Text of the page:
The English version describes him as "a victorious military and political leader who founded China’s modern Communist state" but also adds that he was "a man whom many saw as “a mass murderer, holding his leadership accountable for the deaths of tens of millions of innocent Chinese."

According to the New York Times, in the Chinese version, "Mao’s reputation is unsullied by mention of any death toll in the great purges of the 1950s and 1960s, like the Great Leap Forward, a mass collectivization and industrialization campaign begun in 1958 that produced what many historians call the greatest famine in human history."

I thought this is a good example of different viewpoints to cater to different audiences even if it is the same publication (in this case website). It is hard to say whether this is deliberate because after all, Wikipedia is an open encyclopedia where viewers edit the information.

But this article reminded me of a recent discussion that took place in our class on "Beat Reporting."We were speculating whether the new Al-Jazeera channel in English would have the same content and tone as the original Al-Jazeera in Arabic. One theory that emerged was that Al Jazeera might be changing their overall image and viewpoint by employing so many western, english speaking reporters. The other theory was that the English channel and the Arabic channel might have little in common, since they cater to different audiences anyways.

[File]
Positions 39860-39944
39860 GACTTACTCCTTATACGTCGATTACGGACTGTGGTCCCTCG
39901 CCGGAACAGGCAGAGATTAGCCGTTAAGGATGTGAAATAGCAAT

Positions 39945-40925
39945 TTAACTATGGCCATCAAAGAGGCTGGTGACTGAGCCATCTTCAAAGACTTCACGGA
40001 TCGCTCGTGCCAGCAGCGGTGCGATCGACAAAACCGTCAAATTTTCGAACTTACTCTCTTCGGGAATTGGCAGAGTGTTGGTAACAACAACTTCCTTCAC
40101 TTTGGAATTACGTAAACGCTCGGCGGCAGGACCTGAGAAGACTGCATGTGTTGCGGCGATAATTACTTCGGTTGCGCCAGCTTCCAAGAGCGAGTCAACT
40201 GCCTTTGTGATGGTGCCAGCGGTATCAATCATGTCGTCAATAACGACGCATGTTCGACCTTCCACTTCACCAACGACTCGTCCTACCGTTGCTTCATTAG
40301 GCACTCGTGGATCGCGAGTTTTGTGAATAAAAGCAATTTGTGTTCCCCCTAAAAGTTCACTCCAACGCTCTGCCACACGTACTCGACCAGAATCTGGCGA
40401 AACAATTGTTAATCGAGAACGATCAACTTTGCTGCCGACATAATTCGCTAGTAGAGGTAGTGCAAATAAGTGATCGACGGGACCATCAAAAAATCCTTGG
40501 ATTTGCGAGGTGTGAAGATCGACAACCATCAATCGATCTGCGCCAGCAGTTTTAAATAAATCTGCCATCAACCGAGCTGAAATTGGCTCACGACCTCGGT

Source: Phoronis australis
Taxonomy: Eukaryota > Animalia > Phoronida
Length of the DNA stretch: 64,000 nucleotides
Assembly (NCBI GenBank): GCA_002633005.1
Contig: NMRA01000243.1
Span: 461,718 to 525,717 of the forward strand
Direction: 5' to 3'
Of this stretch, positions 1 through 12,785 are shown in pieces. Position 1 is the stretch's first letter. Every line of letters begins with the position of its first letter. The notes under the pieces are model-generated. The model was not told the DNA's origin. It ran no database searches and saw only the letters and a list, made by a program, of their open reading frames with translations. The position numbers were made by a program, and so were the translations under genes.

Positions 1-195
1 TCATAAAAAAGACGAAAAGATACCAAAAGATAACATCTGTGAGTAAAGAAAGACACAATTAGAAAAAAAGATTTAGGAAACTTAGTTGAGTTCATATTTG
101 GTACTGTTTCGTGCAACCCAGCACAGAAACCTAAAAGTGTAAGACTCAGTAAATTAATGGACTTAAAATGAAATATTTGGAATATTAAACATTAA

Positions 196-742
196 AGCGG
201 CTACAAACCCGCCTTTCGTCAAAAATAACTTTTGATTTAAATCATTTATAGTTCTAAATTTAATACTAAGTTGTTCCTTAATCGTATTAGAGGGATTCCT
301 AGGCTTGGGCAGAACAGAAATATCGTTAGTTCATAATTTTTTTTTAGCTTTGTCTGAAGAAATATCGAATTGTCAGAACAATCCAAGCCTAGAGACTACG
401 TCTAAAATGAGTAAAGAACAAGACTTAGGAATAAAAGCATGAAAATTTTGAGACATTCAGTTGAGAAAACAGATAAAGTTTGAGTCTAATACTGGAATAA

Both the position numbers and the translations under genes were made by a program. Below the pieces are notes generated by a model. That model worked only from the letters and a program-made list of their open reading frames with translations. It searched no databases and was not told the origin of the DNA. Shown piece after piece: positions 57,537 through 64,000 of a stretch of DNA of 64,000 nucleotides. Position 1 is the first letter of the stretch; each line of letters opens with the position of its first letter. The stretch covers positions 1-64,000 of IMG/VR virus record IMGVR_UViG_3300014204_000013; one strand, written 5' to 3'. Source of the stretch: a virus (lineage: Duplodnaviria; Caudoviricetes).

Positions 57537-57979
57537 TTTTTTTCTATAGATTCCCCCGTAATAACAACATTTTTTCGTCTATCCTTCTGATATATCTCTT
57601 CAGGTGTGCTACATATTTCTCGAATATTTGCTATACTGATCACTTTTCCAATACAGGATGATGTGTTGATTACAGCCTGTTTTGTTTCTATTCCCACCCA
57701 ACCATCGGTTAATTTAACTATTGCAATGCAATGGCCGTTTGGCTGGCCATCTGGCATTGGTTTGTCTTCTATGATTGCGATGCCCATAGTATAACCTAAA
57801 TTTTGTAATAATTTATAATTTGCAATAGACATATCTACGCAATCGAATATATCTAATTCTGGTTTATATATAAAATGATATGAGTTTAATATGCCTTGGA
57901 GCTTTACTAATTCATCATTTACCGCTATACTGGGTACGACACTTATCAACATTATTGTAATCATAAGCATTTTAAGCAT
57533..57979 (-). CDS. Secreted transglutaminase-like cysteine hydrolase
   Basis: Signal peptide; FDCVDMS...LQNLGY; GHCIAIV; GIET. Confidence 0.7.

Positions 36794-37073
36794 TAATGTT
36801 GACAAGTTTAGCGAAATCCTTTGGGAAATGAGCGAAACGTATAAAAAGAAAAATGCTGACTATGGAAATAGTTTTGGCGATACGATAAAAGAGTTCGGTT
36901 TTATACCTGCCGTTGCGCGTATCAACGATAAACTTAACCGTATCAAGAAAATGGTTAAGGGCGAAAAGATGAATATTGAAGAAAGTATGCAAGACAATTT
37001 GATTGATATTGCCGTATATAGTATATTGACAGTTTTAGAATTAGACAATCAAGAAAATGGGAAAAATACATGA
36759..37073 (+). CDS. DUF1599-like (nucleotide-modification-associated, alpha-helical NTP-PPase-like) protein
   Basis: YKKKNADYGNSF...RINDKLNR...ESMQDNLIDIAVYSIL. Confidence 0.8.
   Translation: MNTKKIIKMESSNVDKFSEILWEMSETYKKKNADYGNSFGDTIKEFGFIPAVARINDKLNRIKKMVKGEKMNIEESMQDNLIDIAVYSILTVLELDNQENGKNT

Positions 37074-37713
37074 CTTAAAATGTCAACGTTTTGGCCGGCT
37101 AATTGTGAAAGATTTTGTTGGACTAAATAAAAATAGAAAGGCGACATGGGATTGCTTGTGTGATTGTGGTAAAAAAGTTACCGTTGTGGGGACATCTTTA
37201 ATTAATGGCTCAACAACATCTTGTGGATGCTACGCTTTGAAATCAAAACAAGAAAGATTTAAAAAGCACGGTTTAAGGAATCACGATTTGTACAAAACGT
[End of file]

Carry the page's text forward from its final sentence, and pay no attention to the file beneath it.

In today's "transparent" world( China is the exception I suppose), is it really possible for news organisations to send divergent messages to different audiences without getting caught? Maybe its not that difficult.

Monday, November 20, 2006

Another citizen journalism initiative

I just came across a new citizen journalism initiative called Instablogs. This site is designed like a regular newspaper with the usual sections like Politics, sports, business, entertainment etc. Although this is actually just a collection of blogs, the articles have more news than opinion, in the sense that the stories are structured like news reports rather than blogs.